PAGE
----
John Wright died in 1991 but the group of five that started with him in Islington in 1961 were collectively responsible for the growth and development in the art of puppetry that has flourished in this country in recent decades, centred upon The Little Angel Theatre. Generations of puppeteers started here and return constantly bringing new ideas, and generations of children who first discovered the wonder of the puppet theatre at The Little Angel come back to share it with their own children.

“The less you show the audience, the more they have to imagine and the more they get out of it,” Lyndie said to me, as we stood together upon the bridge where the puppeteers control the marionettes, high in the fly tower. The theatre was dark and the stage was empty and the flies were hung with scenery ready to descend and the puppets were waiting to spring into life. It was an exciting world of infinite imaginative possibility and I could understand how you might happily spend your life in thrall to it, as Lyndie has done.

Old cue scripts, still up in the flies from productions long ago

Larry, the theatrical cat

Lyndie Wright

Photographs copyright © Sarah Ainslie

Visit The Little Angel Theatre website for details of current productions

At Fulham Palace

July 29, 2014
by the gentle author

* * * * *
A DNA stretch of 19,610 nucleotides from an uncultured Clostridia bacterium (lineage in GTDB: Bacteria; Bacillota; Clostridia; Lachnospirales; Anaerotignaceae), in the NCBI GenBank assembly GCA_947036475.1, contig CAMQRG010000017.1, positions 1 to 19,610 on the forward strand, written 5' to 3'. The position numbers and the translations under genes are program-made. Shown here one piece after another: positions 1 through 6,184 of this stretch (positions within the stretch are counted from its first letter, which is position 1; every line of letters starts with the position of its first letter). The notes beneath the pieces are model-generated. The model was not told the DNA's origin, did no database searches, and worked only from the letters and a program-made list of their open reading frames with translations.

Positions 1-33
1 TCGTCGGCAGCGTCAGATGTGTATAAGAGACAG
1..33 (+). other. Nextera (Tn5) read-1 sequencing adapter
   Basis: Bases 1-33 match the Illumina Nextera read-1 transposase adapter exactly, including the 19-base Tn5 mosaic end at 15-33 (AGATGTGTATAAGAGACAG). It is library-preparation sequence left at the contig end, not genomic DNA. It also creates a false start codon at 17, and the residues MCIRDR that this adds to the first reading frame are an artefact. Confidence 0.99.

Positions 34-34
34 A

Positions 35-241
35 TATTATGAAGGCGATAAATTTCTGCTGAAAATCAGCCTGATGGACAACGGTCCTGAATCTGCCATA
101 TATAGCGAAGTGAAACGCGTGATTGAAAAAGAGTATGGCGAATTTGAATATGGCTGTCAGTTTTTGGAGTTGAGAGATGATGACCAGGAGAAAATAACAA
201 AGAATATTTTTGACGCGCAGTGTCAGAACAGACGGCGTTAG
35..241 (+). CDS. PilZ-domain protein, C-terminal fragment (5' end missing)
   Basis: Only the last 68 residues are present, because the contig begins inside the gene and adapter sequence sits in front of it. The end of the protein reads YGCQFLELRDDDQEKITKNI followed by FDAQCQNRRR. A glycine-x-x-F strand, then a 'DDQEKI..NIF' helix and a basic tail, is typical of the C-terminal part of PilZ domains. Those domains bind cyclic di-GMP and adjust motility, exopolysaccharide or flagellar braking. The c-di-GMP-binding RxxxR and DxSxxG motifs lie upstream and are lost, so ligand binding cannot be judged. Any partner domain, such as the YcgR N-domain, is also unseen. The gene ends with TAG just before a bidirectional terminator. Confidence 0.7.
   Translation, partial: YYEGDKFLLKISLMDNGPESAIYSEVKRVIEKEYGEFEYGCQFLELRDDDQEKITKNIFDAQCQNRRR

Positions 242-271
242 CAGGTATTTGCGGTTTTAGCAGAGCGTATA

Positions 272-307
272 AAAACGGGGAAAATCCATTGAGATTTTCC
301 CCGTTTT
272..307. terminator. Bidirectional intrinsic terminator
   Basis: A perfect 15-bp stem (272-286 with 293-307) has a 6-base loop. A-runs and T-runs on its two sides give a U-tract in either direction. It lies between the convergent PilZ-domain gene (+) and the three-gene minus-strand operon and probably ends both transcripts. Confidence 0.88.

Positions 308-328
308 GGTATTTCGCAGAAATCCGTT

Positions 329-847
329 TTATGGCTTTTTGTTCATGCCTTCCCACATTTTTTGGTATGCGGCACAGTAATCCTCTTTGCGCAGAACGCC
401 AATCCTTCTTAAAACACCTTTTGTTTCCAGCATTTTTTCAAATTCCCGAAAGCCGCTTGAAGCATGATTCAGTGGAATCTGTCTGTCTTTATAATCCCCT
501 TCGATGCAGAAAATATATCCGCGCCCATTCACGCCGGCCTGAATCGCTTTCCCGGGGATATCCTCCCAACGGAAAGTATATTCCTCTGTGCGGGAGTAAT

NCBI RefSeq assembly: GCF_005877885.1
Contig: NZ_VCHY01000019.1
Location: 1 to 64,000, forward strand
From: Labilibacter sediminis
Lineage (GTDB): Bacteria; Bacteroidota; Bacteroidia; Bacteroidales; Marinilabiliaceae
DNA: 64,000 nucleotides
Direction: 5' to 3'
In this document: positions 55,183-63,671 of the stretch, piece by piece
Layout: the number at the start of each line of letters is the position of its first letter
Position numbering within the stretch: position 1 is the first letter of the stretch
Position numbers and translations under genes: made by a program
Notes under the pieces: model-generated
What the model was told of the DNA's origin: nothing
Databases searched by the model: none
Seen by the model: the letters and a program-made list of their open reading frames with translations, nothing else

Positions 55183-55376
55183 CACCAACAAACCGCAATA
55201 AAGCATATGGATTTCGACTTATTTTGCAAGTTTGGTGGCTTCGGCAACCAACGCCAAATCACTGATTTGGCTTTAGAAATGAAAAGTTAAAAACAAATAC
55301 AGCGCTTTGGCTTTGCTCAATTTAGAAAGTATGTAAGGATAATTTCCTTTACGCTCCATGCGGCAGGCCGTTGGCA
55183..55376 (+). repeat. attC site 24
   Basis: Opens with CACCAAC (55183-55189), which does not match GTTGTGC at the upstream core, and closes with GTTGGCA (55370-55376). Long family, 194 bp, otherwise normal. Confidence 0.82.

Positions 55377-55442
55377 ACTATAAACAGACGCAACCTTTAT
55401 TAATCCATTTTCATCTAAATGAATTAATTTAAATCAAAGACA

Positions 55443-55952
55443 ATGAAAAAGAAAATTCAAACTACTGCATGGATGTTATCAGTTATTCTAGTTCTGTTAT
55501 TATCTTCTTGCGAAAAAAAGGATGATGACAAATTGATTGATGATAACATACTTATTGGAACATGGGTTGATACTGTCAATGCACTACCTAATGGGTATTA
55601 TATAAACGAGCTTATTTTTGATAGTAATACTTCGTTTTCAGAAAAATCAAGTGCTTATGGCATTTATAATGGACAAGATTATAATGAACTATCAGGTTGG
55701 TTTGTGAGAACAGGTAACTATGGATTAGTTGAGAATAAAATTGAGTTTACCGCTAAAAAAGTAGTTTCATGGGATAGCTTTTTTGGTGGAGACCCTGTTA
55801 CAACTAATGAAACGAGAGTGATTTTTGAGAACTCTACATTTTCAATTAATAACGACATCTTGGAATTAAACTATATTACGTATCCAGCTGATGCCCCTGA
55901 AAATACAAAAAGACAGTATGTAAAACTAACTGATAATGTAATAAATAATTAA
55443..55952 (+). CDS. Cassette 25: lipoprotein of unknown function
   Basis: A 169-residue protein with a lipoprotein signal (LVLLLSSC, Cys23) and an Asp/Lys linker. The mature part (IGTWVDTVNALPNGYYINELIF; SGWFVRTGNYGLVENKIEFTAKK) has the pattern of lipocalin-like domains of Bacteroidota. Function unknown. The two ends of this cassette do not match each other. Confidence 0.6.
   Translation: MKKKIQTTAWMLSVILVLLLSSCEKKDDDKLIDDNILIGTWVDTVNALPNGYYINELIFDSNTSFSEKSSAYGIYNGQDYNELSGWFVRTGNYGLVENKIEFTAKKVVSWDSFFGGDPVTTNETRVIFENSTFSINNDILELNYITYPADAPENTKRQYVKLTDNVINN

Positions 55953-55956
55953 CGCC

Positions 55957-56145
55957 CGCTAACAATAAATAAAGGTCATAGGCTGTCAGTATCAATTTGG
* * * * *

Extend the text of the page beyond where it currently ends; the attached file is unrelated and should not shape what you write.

You leave Putney Bridge Station, cross the road, enter the park by the river and go through a gate in a high wall to find yourself in a beautiful vegetable garden with an elaborate tudor gate. Beyond the tudor gate lies Fulham Palace, presenting an implacable classically-proportioned facade to you across a wide expanse of lawn bordered by tall old trees. You dare to walk across the grass and sneak around to the back of the stately home where you discover a massive tudor gateway with ancient doors, leading to a courtyard with a fountain dancing and a grand entrance where Queen Elizabeth I once walked in. It was only a short walk from the tube but already you are in another world.

For over a thousand years the Bishops of London lived here until 1975 when it was handed over to the public. But even when Bishop Waldhere (693-c.705) acquired Fulham Manor around the year 700, it was just the most recent dwelling upon a site beside the Thames that had already been in constant habitation since Neolithic times. Our own St Dunstan, who built the first church in Stepney in 952, became Bishop of London in 957 and lived here. By 1392, a document recorded the great ditch that enclosed the thirty-six acres of Britain’s largest medieval moated dwelling.